News / Asia

China Intensifies Press on Japan in East China Sea Dispute

FILE - Japan Coast Guard vessel PS206 Houou sails in front of Uotsuri island, one of the disputed islands, called Senkaku in Japan and Diaoyu in the East China Sea.
FILE - Japan Coast Guard vessel PS206 Houou sails in front of Uotsuri island, one of the disputed islands, called Senkaku in Japan and Diaoyu in the East China Sea.
VOA News
China is stepping up pressure on Japan in a long-running maritime dispute, deploying Chinese vessels near contested East China Sea islands and accusing Japanese leaders of making provocative statements.

Japan said four Chinese coast guard patrol ships entered the disputed waters on Monday morning, prompting Japanese authorities to warn the vessels to leave the area, which they did a short time later.  

Chinese ships have sailed near the islets on dozens of occasions in the past year. Such incidents typically end within several hours, with the Chinese vessels leaving the area after trading warnings and sovereignty claims with the Japanese.

Japan controls the disputed islands and calls them Senkaku, while China also claims sovereignty and refers to them as Daioyu.

Chinese Foreign Ministry spokeswoman Hua Chunying said Monday recent remarks by Japanese leaders about China are a "provocation." In unusually strong language, she accused Japanese politicians of being "pretentious."

Hua was speaking a day after Japan's Prime Minister Shinzo Abe told a group of Japanese troops that Tokyo will not tolerate "the use of force to change the region's status quo." His Sunday remarks were a reference to Japanese concerns about China's growing assertiveness in maritime disputes.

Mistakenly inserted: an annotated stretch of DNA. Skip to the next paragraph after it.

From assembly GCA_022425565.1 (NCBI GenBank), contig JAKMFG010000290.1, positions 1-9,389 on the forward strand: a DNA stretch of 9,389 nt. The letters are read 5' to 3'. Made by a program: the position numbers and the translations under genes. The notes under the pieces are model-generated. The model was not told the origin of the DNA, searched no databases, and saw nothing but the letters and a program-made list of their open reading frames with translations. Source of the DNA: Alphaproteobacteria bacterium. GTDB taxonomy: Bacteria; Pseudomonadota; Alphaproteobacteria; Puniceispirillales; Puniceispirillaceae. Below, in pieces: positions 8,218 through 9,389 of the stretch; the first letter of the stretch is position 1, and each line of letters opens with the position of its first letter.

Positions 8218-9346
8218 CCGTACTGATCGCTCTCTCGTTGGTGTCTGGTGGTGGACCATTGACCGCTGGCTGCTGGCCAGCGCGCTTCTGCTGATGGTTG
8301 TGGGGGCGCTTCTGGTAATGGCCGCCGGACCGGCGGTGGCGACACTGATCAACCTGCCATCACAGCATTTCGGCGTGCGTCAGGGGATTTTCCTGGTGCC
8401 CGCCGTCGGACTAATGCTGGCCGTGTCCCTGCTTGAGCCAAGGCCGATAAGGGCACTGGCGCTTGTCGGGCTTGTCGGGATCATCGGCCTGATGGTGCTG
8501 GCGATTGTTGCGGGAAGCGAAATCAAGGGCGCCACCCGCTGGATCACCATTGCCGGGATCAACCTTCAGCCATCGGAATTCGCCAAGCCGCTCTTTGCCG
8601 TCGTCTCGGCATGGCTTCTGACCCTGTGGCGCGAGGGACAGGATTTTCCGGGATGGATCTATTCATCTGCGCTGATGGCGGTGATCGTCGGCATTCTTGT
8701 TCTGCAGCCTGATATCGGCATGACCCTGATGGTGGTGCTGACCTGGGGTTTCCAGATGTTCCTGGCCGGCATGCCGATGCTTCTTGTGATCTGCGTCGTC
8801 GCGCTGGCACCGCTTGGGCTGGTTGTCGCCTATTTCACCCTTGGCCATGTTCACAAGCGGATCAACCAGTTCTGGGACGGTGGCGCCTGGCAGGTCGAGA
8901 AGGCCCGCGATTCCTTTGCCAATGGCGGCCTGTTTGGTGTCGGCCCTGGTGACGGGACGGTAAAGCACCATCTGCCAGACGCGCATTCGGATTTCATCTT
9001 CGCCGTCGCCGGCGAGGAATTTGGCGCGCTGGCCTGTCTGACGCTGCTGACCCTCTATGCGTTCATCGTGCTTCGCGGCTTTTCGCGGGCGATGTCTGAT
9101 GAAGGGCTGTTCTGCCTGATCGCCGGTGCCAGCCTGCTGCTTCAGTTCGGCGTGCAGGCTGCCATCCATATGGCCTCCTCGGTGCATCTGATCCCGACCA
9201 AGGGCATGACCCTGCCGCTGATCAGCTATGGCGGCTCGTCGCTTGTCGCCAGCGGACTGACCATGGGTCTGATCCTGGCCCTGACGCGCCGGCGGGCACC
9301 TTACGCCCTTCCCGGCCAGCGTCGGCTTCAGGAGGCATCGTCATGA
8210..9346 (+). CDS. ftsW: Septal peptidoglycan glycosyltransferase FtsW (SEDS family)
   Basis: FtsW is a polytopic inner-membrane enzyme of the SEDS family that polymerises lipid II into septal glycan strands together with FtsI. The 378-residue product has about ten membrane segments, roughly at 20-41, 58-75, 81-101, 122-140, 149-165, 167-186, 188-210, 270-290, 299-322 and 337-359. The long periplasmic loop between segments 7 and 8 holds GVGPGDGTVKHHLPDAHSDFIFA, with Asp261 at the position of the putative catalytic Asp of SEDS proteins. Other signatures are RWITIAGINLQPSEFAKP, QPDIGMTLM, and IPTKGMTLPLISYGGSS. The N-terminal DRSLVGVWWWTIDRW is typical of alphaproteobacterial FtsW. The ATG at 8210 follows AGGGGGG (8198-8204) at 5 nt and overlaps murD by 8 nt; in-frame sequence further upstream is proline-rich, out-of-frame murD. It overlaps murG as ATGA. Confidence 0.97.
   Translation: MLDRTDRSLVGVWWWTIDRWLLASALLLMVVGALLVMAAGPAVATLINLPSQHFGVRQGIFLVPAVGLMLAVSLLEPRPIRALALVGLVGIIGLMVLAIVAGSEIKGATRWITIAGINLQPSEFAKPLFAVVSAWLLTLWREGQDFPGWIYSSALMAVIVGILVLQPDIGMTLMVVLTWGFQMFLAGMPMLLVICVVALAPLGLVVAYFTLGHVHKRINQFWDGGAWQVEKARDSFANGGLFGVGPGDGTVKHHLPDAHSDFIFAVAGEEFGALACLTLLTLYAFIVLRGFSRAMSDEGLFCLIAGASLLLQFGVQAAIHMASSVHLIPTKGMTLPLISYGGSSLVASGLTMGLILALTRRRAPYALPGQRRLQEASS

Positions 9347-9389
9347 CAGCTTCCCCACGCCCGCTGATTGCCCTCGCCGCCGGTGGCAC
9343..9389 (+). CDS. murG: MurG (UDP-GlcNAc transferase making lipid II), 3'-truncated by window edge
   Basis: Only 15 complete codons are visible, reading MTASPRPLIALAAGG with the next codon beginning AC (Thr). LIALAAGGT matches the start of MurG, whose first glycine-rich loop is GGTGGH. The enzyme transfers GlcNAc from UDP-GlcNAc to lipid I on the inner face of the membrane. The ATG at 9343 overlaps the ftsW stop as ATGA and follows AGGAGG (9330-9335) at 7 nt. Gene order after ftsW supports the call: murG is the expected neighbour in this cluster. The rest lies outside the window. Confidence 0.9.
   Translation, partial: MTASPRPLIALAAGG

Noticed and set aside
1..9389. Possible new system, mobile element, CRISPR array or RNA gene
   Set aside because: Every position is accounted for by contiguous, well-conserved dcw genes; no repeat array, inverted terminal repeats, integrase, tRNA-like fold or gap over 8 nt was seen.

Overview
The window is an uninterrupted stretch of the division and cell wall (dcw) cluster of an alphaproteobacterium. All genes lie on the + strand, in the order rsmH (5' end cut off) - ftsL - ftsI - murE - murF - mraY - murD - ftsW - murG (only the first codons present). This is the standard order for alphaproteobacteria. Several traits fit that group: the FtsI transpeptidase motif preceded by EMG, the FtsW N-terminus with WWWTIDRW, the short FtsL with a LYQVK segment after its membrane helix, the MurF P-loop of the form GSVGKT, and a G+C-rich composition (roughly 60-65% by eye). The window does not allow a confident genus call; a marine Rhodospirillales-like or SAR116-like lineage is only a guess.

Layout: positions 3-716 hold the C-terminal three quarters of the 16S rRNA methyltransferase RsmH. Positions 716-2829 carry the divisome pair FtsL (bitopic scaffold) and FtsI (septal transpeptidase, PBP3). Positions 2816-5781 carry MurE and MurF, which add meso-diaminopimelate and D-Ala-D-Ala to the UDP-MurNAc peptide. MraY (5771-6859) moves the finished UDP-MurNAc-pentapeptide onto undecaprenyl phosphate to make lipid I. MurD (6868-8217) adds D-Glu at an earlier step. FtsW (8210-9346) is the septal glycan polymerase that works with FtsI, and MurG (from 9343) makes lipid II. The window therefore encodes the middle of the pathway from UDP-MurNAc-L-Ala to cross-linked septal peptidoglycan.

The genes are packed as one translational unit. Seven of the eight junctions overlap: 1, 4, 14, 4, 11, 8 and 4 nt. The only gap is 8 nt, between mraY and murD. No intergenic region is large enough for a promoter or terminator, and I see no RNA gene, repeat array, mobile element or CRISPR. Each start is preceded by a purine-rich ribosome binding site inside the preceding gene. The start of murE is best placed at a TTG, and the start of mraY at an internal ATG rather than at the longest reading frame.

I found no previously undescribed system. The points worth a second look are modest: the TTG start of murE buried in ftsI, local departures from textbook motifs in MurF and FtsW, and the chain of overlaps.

Hua said China believes that Japan "broke the status quo" of the East China Sea islands through unilateral actions. The Japanese government bought three of the uninhabited islets from their Japanese owners last year in a symbolic transfer of ownership that infuriated Beijing.

China also has reacted angrily to Japanese media reports that Prime Minister Abe recently approved a plan to shoot down foreign drones that ignore warnings to leave Japanese airspace.

Chinese Defense Ministry spokesman Geng Yansheng responded to those reports on Saturday, saying any such action by Japan would be a severe provocation to China and an "act of war."

Japan has scrambled fighter jets several times this year in response to Chinese military aircraft flying near Japanese airspace above Okinawa province, which incorporates the disputed islets.

Chinese foreign ministry spokeswoman Hua said the Chinese warplanes were conducting "normal exercises" in the East China Sea "in accordance with international law." She said "relevant parties need not make a fuss" about the operations.

Some information for this report was provided by AFP and Reuters.

You May Like

China Investigates Former Powerful Security Chief

Former security chief and member of Politburo Standing Committee, Zhou Yongkang, under investigation for suspected 'serious disciplinary violation' More

India, US Look to Reset Ties During Kerry Visit

This week's talks will be first high level interaction between two countries since Prime Minister Narendra Modi took charge More